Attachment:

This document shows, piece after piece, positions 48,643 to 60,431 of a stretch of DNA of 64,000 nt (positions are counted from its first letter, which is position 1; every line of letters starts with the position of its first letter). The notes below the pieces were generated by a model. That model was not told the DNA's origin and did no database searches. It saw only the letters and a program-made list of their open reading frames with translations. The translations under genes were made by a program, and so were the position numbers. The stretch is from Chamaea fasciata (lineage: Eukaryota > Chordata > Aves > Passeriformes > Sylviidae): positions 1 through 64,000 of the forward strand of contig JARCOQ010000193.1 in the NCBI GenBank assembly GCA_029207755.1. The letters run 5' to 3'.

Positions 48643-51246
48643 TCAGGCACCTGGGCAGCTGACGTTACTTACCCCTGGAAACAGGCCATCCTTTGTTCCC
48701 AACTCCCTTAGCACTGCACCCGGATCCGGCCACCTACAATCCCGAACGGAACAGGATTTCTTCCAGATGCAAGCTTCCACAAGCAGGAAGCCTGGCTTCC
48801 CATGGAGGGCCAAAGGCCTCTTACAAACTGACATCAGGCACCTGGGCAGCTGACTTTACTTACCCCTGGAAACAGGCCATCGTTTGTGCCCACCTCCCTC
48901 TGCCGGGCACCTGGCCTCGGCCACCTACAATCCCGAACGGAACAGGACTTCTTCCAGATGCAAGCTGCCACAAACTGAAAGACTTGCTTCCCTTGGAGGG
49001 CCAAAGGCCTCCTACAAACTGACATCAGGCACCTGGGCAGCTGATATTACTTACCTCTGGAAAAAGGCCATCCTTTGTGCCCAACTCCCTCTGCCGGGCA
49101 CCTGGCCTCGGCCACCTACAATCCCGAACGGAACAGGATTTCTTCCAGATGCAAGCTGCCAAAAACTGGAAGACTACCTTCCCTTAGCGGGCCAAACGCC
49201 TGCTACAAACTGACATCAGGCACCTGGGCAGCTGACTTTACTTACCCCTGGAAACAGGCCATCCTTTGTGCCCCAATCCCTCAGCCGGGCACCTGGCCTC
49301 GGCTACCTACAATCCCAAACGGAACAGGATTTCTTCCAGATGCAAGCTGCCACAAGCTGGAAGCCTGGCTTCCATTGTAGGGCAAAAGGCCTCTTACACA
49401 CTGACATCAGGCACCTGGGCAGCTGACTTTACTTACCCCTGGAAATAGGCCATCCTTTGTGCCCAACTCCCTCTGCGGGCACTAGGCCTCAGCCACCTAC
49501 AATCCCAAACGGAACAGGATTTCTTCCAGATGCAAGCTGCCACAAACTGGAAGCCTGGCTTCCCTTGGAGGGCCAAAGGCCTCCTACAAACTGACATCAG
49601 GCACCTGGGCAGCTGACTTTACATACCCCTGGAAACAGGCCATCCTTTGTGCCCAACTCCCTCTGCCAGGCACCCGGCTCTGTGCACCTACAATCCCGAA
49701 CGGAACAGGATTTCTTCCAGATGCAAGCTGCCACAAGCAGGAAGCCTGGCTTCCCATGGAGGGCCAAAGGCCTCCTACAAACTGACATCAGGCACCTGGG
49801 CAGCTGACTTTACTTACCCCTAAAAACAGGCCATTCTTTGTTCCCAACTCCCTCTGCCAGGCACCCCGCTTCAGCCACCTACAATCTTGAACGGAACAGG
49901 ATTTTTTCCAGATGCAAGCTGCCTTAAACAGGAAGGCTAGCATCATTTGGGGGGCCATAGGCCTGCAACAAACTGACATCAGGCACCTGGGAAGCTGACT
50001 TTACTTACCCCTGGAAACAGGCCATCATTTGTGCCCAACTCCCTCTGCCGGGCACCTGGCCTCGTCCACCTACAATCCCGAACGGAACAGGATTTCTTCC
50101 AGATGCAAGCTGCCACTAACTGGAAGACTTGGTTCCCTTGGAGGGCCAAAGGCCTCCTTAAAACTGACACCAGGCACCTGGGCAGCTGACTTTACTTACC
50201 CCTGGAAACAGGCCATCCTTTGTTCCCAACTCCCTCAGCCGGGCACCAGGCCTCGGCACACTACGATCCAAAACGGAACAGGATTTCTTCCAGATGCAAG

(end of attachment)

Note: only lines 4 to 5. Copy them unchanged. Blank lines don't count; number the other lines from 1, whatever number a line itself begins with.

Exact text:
48701 AACTCCCTTAGCACTGCACCCGGATCCGGCCACCTACAATCCCGAACGGAACAGGATTTCTTCCAGATGCAAGCTTCCACAAGCAGGAAGCCTGGCTTCC
48801 CATGGAGGGCCAAAGGCCTCTTACAAACTGACATCAGGCACCTGGGCAGCTGACTTTACTTACCCCTGGAAACAGGCCATCGTTTGTGCCCACCTCCCTC